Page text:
Within hours of the passing of songwriting legend Jerry Leiber, another of the rock era’s most successful songwriters, Nickolas Ashford, died in New York City. Known worldwide as the composing partner and husband of Valerie Simpson, Ashford and his wife have a history on the Hot 100 that dates back to the 1960s when they were a songwriting trio with Joshie “Jo” Armstead, a former member of the Ikettes. The threesome wrote a number of songs for the Scepter/Wand label, including “One Step at a Time,” Maxine Brown’s follow-up to “Oh No Not My Baby.” “One Step” peaked at No. 55 on the Hot 100. A year later, in 1966, Ashford, Simpson and Armstead wrote an even bigger hit, Ray Charles’ “Let’s Go Get Stoned,” which reached No. 31 on the Hot 100 and No. 1 on Billboard’s R&B singles chart.
After their success with the Ray Charles song, Berry Gordy signed the duo of Ashford and Simpson to Motown, where they flourished as songwriters. Their pop-oriented soulful duets for Marvin Gaye and Tammi Terrell established those two Motown solo artists as a duo to be reckoned with on the charts.
The very first Gaye and Terrell hit, “Ain’t No Mountain High Enough,” peaked at No. 19 on the Hot 100 in 1967. But there was something bigger in store for what would become one of the shiniest jewels in Motown’s extensive publishing catalog.
When Diana Ross left the Supremes to become a solo artist, Gordy asked producer Bones Howe to helm her first album. He produced four tracks, including covers of Laura Nyro’s “Stoney End” and “Time and Love,” when he was dropped from the project. Gordy turned to Ashford and Simpson to write and produce Ross’ debut, and two of the songs on that self-titled LP were remakes of Gaye and Terrell hits, “You’re All I Need to Get By” and “Ain’t No Mountain High Enough.”
Ashford had written the lyrics to the latter tune when he first moved to Manhattan. Walking down a thoroughfare, he decided New York City would never get the best of him, and the words, “ain’t no mountain high enough” popped into his head. He quickly called his wife and they completed the song in short order.
For Ross, the couple came up with a whole new concept for the song. “We thought Diana had such an interesting speaking voice,” Simpson told Billboard for “The Billboard Book of Number One Hits.” “We thought it was very sexy and wanted to incorporate that into the production.”
Instead of a boy-girl duet, “Ain’t No Mountain High Enough” was now a soaring, gospel-inspired tune. “We felt the slow build worked well,” Simpson continued, “and by not singing the actual chorus until the very end, we thought it added drama and suspense.”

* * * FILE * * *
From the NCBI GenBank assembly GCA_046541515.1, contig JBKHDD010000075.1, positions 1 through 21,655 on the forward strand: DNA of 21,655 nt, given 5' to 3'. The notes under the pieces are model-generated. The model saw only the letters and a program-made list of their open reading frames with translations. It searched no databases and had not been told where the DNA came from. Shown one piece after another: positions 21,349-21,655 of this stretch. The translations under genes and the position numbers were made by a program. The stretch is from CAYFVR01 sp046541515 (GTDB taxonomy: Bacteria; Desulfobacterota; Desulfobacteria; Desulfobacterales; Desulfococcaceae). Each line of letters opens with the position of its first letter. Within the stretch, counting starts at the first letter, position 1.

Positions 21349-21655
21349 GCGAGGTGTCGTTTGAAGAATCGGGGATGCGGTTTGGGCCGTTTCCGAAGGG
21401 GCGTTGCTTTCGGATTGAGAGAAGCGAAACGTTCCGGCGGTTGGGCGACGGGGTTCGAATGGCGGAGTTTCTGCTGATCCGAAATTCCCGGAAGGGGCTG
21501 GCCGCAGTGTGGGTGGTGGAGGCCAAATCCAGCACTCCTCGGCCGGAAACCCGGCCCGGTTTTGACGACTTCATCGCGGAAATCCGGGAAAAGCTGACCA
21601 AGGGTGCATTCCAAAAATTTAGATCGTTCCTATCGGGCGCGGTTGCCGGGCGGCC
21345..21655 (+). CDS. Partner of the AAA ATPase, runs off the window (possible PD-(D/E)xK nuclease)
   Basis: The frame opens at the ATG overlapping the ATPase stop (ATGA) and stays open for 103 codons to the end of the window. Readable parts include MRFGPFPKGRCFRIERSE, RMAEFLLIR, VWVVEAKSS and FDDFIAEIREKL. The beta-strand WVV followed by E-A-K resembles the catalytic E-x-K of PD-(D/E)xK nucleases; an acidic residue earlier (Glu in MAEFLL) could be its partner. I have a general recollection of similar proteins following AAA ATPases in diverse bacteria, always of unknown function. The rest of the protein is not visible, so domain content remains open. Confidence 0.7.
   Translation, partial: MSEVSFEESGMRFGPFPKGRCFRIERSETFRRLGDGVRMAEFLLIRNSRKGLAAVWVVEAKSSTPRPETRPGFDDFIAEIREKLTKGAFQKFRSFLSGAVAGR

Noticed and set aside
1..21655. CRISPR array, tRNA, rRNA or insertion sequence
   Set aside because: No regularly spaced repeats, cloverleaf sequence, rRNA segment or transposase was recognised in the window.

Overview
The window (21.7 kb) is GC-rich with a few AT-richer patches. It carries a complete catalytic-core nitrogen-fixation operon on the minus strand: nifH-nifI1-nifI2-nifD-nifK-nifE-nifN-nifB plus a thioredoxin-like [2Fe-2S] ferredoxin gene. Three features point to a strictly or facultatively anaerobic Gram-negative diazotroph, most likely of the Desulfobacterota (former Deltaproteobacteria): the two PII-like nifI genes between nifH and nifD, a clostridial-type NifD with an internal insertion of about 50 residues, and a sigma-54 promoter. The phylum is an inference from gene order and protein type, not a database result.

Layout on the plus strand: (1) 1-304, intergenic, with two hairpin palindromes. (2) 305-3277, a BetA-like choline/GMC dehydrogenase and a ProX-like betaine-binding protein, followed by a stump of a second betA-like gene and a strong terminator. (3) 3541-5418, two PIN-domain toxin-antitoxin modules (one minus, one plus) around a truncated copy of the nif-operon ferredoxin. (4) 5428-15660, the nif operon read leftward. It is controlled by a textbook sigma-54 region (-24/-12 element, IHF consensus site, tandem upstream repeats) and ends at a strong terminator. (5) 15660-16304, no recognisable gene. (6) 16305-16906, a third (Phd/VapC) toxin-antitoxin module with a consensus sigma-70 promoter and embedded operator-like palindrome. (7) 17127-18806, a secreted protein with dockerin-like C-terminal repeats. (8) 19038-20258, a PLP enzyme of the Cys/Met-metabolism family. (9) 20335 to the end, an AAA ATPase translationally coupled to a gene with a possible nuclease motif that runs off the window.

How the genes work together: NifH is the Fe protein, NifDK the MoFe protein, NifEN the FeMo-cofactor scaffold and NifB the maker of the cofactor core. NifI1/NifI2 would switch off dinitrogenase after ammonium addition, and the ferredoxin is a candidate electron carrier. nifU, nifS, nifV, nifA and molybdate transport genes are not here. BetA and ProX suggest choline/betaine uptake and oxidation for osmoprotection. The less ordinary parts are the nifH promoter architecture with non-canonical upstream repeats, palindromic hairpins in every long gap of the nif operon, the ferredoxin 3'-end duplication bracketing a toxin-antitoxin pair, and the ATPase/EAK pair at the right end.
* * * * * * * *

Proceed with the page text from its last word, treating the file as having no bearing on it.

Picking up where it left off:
The songwriting team excitedly delivered the master to Gordy and were surprised at his reaction. “He wanted to change the whole thing around, and start with the chorus and forget all the slow build and drama, just to get to the point. We had to fight him on that because he really wanted to change it.” Ashford and Simpson argued their point and prevailed. But the track, exactly six minutes long, was too lengthy for radio play. An edited single, released as a follow-up to the album’s initial single, Ashford and Simpson’s, “Reach Out and Touch (Somebody’s Hand),” gave Ross her first solo No. 1 on the Hot 100. The song is Ashford and Simpson’s only chart-topper on the Hot 100, and is the biggest hit of their career.
Motown never released any Ashford and Simpson recordings as artists, although Valerie did record a couple of solo albums. The couple signed with Warner Bros. as artists and charted R&B but not pop, until they moved to Capitol and recorded “Solid,” which finally established them as artists on the Hot 100.
Ashford and Simpson continued to chart as songwriters into the 21st century. Their most recent Hot 100 credit was on Jessica Simpson’s No. 14 hit in 2006, “A Public Affair,” which sampled Gaye & Terrell’s “Ain’t No Mountain High Enough.” More recently, Amy Winehouse’s “Tears Dry on Their Own” also sampled “Ain’t No Mountain High Enough,” but that song did not appear on the Hot 100.
Here is a list of Ashford and Simpson’s top 10 hits on the Hot 100, ranked in order. The list is taken from the book “Billboard’s Hottest Hot 100 Hits,” and is based on a point formula that considers performance on the Hot 100.
1. “Ain’t No Mountain High Enough,” Diana Ross (1970)
2. “I’m Every Woman,” Whitney Houston (1993)
3. “I’ll Be There for You/You’re All I Need to Get By,” Method Man featuring Mary J. Blige (1995)
4. “Ain’t Nothing Like the Real Thing,” Marvin Gaye & Tammi Terrell (1968)
5. “Your Precious Love,” Marvin Gaye & Tammi Terrell (1967)
6. “You’re All I Need to Get By,” Marvin Gaye & Tammi Terrell (1968)
7. “Solid,” Ashford & Simpson (1985)
8. “Ain’t No Mountain High Enough,” Marvin Gaye & Tammi Terrell (1967)
9. “Remember Me,” Diana Ross (1971)
10. “The Boss,” Diana Ross (1979)